Even with the princes of his people - Among those who are selected to preside over the people whom he has chosen for himself. It is implied here that this would be a higher honor than to be exalted to power among a pagan people - a people ignorant of the true God. It is a higher honor to be counted worthy to rule a Christian nation than a pagan people; it is a higher honor to be a ruler in the church - over those whom God has redeemed for himself - than it is to administer a secular government.
He maketh the barren woman to keep house ... - Margin, as in Hebrew, “to dwell in a house.” That is, to be at the head of a family. See the notes at Psalms 68:6. Compare 1 Samuel 2:5. This, too, is suggested as a reason why God should be praised and adored. In instances where all hope of posterity is cut off, he interposes, and diffuses joy through a dwelling. We may look abroad, and see abundant occasion for praising God, in his condescension to human affairs - in his lifting up the poor from the humblest condition - in his exalting those of lowly rank to places of honor, trust, wealth, and power; but, after all, if we wish to Find occasions of praise that will most tenderly affect the heart, and be connected with the warmest affections of the soul, they will be most likely to be found in the domestic circle - in the mutual love - the common joy - the tender feelings - which bind together the members of a family. In such a family, the words with which this psalm begins and ends, “Hallelujah,” “Hallelujah,” are especially appropriate; and if any community on earth should apply these words to itself it should be such a family, called upon by everything tender, holy, and lovely, to “praise the” Lord.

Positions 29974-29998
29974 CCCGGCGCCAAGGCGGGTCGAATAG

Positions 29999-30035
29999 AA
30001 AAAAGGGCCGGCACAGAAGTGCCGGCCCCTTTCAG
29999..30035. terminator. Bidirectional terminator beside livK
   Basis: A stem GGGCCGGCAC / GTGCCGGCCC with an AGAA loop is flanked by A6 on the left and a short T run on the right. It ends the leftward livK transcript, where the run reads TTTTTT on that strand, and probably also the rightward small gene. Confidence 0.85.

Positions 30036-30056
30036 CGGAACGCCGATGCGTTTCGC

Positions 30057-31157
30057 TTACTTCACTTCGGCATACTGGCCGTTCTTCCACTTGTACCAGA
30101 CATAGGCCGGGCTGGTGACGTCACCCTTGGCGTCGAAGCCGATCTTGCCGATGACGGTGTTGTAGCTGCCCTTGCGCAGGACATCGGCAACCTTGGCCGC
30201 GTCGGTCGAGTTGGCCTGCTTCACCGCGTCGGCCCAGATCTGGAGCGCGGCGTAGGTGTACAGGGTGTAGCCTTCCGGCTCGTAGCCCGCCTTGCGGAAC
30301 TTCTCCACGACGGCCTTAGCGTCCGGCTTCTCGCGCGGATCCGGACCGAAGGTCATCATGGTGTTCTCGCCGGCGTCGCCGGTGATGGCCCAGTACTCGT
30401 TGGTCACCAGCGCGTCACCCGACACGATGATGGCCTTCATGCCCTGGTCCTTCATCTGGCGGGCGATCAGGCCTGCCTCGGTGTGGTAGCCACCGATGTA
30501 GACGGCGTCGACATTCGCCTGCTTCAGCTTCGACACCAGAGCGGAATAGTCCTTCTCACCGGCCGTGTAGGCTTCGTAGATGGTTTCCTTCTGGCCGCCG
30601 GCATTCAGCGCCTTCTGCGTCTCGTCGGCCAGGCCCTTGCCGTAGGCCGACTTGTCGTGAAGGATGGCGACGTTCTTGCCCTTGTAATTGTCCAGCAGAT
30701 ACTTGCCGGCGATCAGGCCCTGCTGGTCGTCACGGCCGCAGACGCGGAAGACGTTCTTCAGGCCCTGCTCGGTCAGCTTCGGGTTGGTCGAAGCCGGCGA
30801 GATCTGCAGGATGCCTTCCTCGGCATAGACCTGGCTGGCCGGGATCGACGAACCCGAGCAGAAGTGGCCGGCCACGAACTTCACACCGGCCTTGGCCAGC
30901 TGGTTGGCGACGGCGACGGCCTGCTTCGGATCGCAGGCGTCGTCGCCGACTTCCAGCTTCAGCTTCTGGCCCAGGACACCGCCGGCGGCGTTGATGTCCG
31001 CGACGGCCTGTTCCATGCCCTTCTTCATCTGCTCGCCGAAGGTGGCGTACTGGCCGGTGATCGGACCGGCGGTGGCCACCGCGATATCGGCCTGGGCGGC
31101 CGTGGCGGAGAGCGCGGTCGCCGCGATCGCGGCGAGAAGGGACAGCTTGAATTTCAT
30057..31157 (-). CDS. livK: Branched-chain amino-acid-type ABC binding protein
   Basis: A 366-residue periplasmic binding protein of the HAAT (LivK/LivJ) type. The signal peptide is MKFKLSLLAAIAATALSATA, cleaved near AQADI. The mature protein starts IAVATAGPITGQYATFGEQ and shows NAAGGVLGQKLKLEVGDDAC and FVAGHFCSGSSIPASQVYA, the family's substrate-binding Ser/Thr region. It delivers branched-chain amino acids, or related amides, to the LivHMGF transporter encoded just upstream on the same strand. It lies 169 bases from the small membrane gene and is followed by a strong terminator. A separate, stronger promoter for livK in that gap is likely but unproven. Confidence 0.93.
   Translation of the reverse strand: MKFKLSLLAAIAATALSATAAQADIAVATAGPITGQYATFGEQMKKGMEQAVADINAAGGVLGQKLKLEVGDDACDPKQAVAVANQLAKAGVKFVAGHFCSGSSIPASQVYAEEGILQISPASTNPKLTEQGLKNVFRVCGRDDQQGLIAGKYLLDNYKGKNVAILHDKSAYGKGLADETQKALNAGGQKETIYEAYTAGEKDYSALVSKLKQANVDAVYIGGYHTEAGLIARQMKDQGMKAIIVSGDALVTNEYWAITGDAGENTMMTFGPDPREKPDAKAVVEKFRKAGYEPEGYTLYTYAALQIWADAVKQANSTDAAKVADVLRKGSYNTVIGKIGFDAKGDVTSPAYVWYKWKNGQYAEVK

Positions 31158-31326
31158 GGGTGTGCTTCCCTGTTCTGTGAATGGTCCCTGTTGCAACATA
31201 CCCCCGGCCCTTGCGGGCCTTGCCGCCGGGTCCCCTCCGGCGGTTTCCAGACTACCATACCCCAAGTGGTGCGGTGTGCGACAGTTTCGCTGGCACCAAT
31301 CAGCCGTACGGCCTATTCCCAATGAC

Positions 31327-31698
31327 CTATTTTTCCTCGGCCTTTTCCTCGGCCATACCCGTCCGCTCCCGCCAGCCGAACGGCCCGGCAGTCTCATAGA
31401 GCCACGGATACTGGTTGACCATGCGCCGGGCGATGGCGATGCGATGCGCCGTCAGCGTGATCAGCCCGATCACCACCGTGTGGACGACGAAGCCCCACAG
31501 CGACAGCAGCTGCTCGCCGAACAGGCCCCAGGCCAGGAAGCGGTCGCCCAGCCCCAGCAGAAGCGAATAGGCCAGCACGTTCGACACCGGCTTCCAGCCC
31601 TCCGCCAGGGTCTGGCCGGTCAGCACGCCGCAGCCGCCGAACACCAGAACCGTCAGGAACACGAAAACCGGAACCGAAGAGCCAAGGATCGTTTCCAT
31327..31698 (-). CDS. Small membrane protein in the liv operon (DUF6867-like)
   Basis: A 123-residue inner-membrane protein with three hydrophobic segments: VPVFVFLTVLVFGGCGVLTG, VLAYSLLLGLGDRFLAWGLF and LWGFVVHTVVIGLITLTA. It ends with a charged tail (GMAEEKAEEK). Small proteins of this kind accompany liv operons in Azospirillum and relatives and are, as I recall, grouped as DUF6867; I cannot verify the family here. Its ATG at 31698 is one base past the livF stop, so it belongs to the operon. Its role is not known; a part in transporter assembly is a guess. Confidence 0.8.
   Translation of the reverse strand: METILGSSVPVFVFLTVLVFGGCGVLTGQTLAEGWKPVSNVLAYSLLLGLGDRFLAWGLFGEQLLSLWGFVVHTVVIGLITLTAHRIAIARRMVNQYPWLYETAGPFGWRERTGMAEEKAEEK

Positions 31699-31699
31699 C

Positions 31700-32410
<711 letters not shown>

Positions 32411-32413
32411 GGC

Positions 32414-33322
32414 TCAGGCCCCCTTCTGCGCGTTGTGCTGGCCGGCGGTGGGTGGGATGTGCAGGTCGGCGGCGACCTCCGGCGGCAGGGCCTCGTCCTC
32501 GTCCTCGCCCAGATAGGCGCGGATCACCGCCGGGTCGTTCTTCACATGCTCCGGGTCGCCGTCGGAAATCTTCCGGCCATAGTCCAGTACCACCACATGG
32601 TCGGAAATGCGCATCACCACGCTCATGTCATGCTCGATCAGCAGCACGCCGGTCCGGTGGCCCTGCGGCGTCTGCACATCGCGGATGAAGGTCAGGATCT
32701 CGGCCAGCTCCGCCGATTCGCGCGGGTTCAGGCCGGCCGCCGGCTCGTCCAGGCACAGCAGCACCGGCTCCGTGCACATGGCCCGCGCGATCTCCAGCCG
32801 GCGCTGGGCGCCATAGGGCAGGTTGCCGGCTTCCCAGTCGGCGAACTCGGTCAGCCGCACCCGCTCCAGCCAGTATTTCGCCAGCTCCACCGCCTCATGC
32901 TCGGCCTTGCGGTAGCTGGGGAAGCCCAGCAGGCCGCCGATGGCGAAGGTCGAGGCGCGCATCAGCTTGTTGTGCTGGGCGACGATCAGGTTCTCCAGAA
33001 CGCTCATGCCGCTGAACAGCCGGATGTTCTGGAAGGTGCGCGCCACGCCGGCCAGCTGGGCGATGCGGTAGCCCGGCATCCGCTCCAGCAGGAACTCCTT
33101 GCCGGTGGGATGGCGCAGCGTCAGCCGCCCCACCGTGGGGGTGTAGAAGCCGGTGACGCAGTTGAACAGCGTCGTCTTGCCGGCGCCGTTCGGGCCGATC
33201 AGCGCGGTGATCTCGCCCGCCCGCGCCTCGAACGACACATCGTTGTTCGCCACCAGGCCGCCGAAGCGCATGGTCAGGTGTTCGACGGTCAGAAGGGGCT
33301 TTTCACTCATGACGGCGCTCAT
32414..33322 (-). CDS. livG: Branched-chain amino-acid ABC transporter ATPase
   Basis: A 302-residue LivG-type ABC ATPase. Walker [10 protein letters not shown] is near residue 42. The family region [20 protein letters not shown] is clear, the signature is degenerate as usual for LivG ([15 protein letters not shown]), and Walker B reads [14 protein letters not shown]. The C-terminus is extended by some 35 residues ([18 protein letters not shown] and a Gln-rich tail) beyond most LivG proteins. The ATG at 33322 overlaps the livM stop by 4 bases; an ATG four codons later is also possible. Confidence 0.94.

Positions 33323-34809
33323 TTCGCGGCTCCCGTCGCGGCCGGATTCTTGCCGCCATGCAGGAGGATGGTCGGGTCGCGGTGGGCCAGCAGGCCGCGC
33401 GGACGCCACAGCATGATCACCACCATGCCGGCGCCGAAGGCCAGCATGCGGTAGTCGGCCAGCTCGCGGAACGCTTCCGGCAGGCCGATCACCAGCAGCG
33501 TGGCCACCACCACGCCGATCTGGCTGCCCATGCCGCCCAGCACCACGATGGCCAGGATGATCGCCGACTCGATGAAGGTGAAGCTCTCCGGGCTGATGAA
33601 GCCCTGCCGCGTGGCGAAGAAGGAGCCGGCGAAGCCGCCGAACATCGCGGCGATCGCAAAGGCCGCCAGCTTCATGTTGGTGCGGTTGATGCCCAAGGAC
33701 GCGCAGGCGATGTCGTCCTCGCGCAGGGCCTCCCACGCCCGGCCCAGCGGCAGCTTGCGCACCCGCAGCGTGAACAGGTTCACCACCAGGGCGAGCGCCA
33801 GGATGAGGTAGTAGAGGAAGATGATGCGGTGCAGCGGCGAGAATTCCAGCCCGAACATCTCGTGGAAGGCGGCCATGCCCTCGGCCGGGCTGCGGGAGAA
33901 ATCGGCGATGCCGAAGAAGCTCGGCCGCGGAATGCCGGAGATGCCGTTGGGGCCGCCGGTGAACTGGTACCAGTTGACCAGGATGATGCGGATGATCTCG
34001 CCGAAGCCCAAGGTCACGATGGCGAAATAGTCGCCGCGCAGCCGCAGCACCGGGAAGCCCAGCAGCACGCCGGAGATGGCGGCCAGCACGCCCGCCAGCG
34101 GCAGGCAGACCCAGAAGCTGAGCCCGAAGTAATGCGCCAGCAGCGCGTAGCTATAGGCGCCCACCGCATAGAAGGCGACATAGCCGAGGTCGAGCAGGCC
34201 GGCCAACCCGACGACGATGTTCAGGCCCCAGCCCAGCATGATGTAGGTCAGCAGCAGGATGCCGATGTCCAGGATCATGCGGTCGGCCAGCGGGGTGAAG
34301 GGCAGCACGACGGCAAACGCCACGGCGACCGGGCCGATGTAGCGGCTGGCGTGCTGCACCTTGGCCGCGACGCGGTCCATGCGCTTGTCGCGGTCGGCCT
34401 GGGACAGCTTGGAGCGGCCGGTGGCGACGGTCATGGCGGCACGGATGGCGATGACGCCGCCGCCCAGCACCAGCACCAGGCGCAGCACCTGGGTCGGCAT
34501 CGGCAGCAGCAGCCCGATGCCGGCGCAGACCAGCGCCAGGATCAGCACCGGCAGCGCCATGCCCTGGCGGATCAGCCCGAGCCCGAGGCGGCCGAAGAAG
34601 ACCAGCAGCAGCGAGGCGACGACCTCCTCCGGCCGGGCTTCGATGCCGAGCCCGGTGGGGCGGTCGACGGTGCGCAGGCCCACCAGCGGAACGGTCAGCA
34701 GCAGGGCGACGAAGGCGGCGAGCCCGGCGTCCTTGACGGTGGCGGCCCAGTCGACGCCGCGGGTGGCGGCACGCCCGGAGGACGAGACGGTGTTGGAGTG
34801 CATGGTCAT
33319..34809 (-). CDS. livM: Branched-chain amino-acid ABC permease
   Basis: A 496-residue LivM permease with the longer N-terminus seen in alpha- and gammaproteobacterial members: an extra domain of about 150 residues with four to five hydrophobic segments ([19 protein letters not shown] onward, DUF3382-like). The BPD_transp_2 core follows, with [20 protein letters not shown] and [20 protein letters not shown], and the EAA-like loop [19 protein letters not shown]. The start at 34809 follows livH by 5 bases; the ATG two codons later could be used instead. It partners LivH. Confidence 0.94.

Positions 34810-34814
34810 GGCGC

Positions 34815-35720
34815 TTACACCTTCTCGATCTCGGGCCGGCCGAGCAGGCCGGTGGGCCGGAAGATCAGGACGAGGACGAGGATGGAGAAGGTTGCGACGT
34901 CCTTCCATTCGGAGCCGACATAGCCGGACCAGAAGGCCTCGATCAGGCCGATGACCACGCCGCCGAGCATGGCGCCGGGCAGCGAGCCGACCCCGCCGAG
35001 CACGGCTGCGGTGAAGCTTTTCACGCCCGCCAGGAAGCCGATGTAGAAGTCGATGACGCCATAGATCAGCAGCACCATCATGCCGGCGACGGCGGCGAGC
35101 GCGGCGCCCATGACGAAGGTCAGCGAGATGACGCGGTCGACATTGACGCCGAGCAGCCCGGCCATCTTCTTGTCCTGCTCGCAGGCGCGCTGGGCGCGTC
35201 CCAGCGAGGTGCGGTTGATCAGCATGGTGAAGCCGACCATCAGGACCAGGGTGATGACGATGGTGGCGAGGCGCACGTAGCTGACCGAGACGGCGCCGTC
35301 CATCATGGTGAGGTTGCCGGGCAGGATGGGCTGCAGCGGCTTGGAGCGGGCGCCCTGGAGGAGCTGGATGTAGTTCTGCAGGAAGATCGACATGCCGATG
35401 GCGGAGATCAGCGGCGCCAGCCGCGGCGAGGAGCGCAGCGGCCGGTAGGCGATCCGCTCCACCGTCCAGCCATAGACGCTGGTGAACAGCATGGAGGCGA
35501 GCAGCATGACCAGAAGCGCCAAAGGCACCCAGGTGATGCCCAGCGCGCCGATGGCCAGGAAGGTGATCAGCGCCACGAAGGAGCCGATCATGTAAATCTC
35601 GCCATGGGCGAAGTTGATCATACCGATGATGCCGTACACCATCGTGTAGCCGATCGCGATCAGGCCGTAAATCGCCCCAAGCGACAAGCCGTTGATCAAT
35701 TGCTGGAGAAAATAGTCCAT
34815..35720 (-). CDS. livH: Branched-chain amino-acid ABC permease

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Barnes, Albert. "Commentary on Psalms 113". "Barnes' Notes on the Whole Bible". https://www.studylight.org/
the Third Week after Epiphany